garotte vs garrote what difference

what is difference between garotte and garrote

English

Noun

garotte (plural garottes)

  1. Alternative spelling of garrotte

Verb

garotte (third-person singular simple present garottes, present participle garotting, simple past and past participle garotted)

  1. Alternative spelling of garrotte


English

Alternative forms

  • garrotte (UK)

Etymology

From Spanish garrote. Doublet of garrot.

Pronunciation

  • IPA(key): /ɡəˈɹɒt/, /ɡəˈɹoʊt/
  • Rhymes: -ɒt

Noun

garrote (plural garrotes)

  1. an iron collar formerly used in Spain to execute people by strangulation
    • 2004: Chris Wallace, Character: Profiles in Presidential Courage
      The Spanish had responded to the insurgency with characteristic brutality. They gave rebels the “usual four shots in the back” or the garrote – an iron collar tightened around the victim’s neck with a screw until he was strangled to death.
  2. something, especially a cord or wire, used for strangulation
    The mob boss was known for having his enemies executed with a garrote of piano wire.

Translations

Verb

garrote (third-person singular simple present garrotes, present participle garroting, simple past and past participle garroted)

  1. (transitive) to execute by strangulation
  2. (transitive) to kill using a garrote

See also

  • garrot

Galician

Etymology

14th century. From Old French garrot, itself either from Old Occitan garra (leg) and the suffix -ot, from Gaulish *garrā (leg), or from a Germanic source.

Pronunciation

  • IPA(key): /ɡaˈrɔte̝/

Noun

garrote m (plural garrotes)

  1. garrot used to limit the movement of an animal
  2. bolt or garrot which affixes each wheel to the axletree of a traditional Galician cart
    Synonyms: gorrón, torno
  3. (archaic) press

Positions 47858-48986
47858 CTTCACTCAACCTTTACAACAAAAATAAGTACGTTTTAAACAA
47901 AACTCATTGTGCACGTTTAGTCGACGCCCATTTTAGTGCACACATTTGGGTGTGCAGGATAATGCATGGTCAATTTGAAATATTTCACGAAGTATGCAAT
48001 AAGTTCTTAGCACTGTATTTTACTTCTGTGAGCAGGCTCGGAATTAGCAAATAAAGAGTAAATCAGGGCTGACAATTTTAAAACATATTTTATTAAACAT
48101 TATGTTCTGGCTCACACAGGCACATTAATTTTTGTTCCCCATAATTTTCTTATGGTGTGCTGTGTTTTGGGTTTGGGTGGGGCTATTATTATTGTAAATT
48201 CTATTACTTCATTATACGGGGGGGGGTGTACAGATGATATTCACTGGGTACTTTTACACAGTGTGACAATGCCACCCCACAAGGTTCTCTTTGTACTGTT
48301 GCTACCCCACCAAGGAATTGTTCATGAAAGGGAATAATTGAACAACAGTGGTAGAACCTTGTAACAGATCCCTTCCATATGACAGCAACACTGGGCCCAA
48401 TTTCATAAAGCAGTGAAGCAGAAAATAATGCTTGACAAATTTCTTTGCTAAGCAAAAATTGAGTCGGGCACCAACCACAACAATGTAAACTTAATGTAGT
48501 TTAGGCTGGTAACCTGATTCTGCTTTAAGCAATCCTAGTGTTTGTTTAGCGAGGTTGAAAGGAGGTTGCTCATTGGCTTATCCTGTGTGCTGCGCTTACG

• 1357, Enrique Cal Pardo (ed.), “De Viveiro en la Edad Media”, Estudios Mindonienses, 7, page 139:
      afforo […] a meatade de toda essa minna binna, con o herdamento que ias a par dela […] con a meatade do lagar et garrote que y esta assy commo esta acaroada de muro

      I rent to you […] half of my vineyard, with the possessions that are adjacent to it […] with half of the winepress that is there, as it is delimited by a wall

References

  • “garrote” in Xavier Varela Barreiro & Xavier Gómez Guinovart: Corpus Xelmírez – Corpus lingüístico da Galicia medieval. SLI / Grupo TALG / ILG, 2006-2016.
  • “garrote” in Dicionario de Dicionarios da lingua galega, SLI – ILGA 2006-2013.
  • “garrote” in Tesouro informatizado da lingua galega. Santiago: ILG.
  • “garrote” in Álvarez, Rosario (coord.): Tesouro do léxico patrimonial galego e portugués, Santiago de Compostela: Instituto da Lingua Galega.

Italian

Noun

garrote f

  1. plural of garrota

Portuguese

Pronunciation

  • Hyphenation: gar‧ro‧te

Etymology 1

Noun

garrote m (plural garrotes)

  1. (historical) an iron necklace used for execution in Spain and Portugal
  2. (medicine) bandage used to compress a limb and prevent bleeding
    Synonyms: torniquete, atadura
  3. withers (part of a quadruped’s body between the shoulder and the neck)
    Synonym: cernelha
  4. needle
    Synonym: agulha
  5. (figuratively) angst
    Synonyms: angústia, aflição
  6. (Brazil) a calf between two and four years old
Derived terms
  • garrotar
  • garrotear

Etymology 2

Verb

garrote

  1. first-person singular (eu) present subjunctive of garrotar
  2. third-person singular (ele and ela, also used with você and others) present subjunctive of garrotar
  3. third-person singular (você) affirmative imperative of garrotar
  4. third-person singular (você) negative imperative of garrotar

Further reading

  • “garrote” in Dicionário Priberam da Língua Portuguesa.

Spanish

Etymology

From French garrot.

Pronunciation

  • IPA(key): /ɡaˈrote/, [ɡaˈro.t̪e]

Noun

garrote m (plural garrotes)

  1. garrote
  2. club, cudgel

Derived terms

  • agarrotar
  • garrotazo

Descendants

  • San Juan Atzingo Popoloca: caroti

Further reading

  • “garrote” in Diccionario de la lengua española, Vigésima tercera edición, Real Academia Española, 2014.

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